There’s really no substitute for having been there in person. I’ll go into detail below and try to share the experience as best I can. But the gist of the atmosphere is this: everyone at Supercon is the type of person you’d want to be stuck in a rowboat with, or partnered with on an engineering project, or to have next to you while trying to save the world. There are no looky-loos at Supercon. It turns out we are all stuck in a rowboat together, we are all working on engineering projects, and we are all trying to save the world. And when we all get together it feels like a drug our pragmatic minds never knew existed. This is the recharge for that sense of urgency that keeps you going all year long.

So yes, you really missed it. But start now. Become friends with all of these people over the next year. Begin building your Supercon community now and it’ll feel like a reunion when it rolls around again next November.

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The Perils of Developing the Hackaday Superconference Badge

In case you haven’t heard, the best hardware conference in the world was last weekend. The Hackaday Superconference was three days of hardware hacking, soldering irons, and an epic hardware badge. Throw in two stages for talk, two workshop areas, the amazing hallwaycon and the best, most chill attendees you can imagine, and you have the ultimate hardware conference.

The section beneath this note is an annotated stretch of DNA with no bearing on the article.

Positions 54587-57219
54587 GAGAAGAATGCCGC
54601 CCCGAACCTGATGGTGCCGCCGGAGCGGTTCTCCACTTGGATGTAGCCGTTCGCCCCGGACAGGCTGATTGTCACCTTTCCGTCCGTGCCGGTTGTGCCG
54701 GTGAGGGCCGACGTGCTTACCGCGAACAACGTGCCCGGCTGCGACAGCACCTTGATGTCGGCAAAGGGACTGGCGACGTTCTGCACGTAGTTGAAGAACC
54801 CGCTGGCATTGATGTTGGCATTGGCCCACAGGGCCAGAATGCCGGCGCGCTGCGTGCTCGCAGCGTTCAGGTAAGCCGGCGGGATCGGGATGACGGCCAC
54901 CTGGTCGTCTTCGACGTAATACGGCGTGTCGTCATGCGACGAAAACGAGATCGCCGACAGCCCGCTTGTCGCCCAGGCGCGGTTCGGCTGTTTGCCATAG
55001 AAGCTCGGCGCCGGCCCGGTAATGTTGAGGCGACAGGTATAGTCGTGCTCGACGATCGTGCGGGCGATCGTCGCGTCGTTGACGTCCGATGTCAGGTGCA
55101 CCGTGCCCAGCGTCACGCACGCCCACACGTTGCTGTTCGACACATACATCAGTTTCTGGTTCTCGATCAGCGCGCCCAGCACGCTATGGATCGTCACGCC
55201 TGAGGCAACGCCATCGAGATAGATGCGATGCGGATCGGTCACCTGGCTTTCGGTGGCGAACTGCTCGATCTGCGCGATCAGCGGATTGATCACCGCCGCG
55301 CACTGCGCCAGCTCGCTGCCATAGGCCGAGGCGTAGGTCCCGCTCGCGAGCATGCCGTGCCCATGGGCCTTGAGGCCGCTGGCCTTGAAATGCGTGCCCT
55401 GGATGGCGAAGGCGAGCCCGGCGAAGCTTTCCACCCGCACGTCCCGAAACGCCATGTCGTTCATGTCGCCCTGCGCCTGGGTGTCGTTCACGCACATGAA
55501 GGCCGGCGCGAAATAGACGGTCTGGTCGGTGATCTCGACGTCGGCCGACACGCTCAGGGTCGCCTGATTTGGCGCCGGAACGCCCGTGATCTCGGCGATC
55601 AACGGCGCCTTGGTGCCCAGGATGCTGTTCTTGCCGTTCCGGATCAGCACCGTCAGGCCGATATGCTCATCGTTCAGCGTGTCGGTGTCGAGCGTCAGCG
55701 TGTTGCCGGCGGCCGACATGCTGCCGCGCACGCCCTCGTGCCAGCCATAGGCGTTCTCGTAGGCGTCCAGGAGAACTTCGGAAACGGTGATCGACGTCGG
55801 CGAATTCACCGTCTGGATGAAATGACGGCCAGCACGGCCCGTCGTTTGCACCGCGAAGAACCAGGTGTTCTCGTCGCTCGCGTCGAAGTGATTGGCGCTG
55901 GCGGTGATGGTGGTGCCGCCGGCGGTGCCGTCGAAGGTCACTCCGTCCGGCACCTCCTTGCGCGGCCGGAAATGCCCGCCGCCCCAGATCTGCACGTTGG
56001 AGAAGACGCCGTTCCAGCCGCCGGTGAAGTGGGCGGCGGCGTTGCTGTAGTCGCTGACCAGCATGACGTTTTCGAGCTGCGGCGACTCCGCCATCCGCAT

Already we’ve gone over the gory details of what this badge does, and now it’s time to talk about the perils of building large numbers of an electronic conference badge. This is the hardware demoscene, artisanal manufacturing, badgelife, and an exploration of exactly how far you can push a development schedule to get these badges out the door and into the hands of eager badge hackers and con attendees.

The good news is that we succeeded, and did so in time to put a completed badge in the hand of everyone who attended the conference (and we do have a few available if you didn’t make it to the con). Join me after the break to learn what it took to make it all happen and see the time lapse of the final kitting process.

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Official Statement Regarding Counterfeit Benchoff Bucks

It was reported, and Hackaday has now confirmed, that counterfeit Benchoff Bucks were being circulated at this weekend’s Hackaday Superconference.